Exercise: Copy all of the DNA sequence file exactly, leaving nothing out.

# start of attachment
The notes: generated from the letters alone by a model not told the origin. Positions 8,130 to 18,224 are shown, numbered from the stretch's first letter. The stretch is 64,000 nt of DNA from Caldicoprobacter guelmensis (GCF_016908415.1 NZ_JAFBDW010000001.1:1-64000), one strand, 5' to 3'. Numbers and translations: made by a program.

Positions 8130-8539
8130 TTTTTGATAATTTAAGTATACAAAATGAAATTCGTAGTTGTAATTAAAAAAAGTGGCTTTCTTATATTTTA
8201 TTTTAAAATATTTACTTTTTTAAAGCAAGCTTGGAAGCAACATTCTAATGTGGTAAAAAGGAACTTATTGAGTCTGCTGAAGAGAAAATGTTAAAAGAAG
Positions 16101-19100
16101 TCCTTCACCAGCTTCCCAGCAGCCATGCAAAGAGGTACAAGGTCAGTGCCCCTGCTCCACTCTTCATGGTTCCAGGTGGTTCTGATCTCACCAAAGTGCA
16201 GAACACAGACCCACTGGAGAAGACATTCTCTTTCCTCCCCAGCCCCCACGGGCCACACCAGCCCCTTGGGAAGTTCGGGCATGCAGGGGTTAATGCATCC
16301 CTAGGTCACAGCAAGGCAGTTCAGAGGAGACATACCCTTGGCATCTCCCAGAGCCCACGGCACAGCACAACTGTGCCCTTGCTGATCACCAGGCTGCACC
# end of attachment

The notes: generated from the letters alone by a model not told the origin. Positions 8,130 to 18,224 are shown, numbered from the stretch's first letter. The stretch is 64,000 nt of DNA from Caldicoprobacter guelmensis (GCF_016908415.1 NZ_JAFBDW010000001.1:1-64000), one strand, 5' to 3'. Numbers and translations: made by a program.

Positions 8130-8539
8130 TTTTTGATAATTTAAGTATACAAAATGAAATTCGTAGTTGTAATTAAAAAAAGTGGCTTTCTTATATTTTA
8201 TTTTAAAATATTTACTTTTTTAAAGCAAGCTTGGAAGCAACATTCTAATGTGGTAAAAAGGAACTTATTGAGTCTGCTGAAGAGAAAATGTTAAAAGAAG
Positions 16101-19100
16101 TCCTTCACCAGCTTCCCAGCAGCCATGCAAAGAGGTACAAGGTCAGTGCCCCTGCTCCACTCTTCATGGTTCCAGGTGGTTCTGATCTCACCAAAGTGCA
16201 GAACACAGACCCACTGGAGAAGACATTCTCTTTCCTCCCCAGCCCCCACGGGCCACACCAGCCCCTTGGGAAGTTCGGGCATGCAGGGGTTAATGCATCC
16301 CTAGGTCACAGCAAGGCAGTTCAGAGGAGACATACCCTTGGCATCTCCCAGAGCCCACGGCACAGCACAACTGTGCCCTTGCTGATCACCAGGCTGCACC